Inserting my body into historical research has been the main concern of my CMP work. The traces left behind by dead human bodies that is the archive; the negative space of those archives for all the traces that weren’t left. Both together – still do not sum up to the embodied understanding of those somas, their way of being in the world.
Lurking, echoing a distant past, hiding in the corners of evolving structures, surviving through the fabric of progress – some epistemes of these bodies persisted. However faint the echo, with which mode of attention must I listen to hear the resonance of this embedded history?
At a recent art-science residency in Djerassi, California, I experimented with methods that could bring me closer to this multi-modal way of listening. I was joined by astrophysicist and musician Sebastián Pérez and by dancer and philosopher Dasha Lavrennikov. Our collective hybrid ways of being were central to the collaboration.
We situated our experiment among the exposed roots of redwood tree stumps. We dressed (literally) in 100-year-old musings on functional analysis, and played with emergent rhythms (visual and sonic) of found objects. All this, to bring me closer to the thought experiments – the hypotheticals that might have passed through these distant bodies. To empathize with the somatic experience of the early 20th century scholars of the Russian Empire experimenting with, embracing – contradictions, polyrhythmy, and flux.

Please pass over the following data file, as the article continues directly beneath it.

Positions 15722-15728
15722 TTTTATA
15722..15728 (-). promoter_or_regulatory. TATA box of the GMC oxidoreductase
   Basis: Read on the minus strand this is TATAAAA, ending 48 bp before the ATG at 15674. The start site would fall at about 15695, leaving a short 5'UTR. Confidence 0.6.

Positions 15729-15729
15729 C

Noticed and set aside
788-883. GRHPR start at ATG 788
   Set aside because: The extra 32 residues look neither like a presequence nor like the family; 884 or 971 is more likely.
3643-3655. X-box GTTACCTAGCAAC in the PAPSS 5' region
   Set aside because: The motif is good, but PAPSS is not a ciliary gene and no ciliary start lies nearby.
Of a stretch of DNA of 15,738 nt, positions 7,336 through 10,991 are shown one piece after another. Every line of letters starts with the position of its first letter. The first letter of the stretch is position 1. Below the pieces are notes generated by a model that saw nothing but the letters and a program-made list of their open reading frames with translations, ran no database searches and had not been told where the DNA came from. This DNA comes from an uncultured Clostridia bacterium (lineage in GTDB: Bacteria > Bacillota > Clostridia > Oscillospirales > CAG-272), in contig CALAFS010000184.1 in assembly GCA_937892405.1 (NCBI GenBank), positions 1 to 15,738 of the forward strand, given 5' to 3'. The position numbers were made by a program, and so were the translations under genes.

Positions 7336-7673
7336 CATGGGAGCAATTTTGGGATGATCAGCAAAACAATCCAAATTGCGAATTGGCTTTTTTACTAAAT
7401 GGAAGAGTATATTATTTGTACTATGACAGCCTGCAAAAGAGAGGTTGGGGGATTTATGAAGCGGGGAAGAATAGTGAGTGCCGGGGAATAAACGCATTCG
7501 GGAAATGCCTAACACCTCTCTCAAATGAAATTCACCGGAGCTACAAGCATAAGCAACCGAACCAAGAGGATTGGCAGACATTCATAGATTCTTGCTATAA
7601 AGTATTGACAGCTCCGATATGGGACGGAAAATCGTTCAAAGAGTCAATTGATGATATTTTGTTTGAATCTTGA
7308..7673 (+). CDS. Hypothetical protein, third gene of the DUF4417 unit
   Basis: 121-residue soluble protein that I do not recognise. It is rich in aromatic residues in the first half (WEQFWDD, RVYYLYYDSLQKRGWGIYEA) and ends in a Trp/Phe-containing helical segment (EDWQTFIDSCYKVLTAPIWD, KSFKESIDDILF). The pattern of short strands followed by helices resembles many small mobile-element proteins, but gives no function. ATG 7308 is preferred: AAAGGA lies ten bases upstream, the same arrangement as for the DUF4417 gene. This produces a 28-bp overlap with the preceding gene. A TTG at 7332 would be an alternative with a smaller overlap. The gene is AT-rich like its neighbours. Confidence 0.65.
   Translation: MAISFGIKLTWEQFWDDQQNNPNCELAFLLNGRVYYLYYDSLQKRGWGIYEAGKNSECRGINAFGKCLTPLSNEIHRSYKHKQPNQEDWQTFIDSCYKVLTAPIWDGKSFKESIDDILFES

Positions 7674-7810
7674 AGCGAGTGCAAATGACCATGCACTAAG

The video below is a micro summary of this endeavor, and another experiment towards defining this method of artscience for historiography. Perhaps the most important finding from this artistic research in Djerassi was that art-science is most useful not actually as a connection between art and science. It is most useful when understood as an artistic invitation for flow between “human sciences” and “hard sciences.” In my particular case it is a body-centered performance, between critical history and mathematical logic.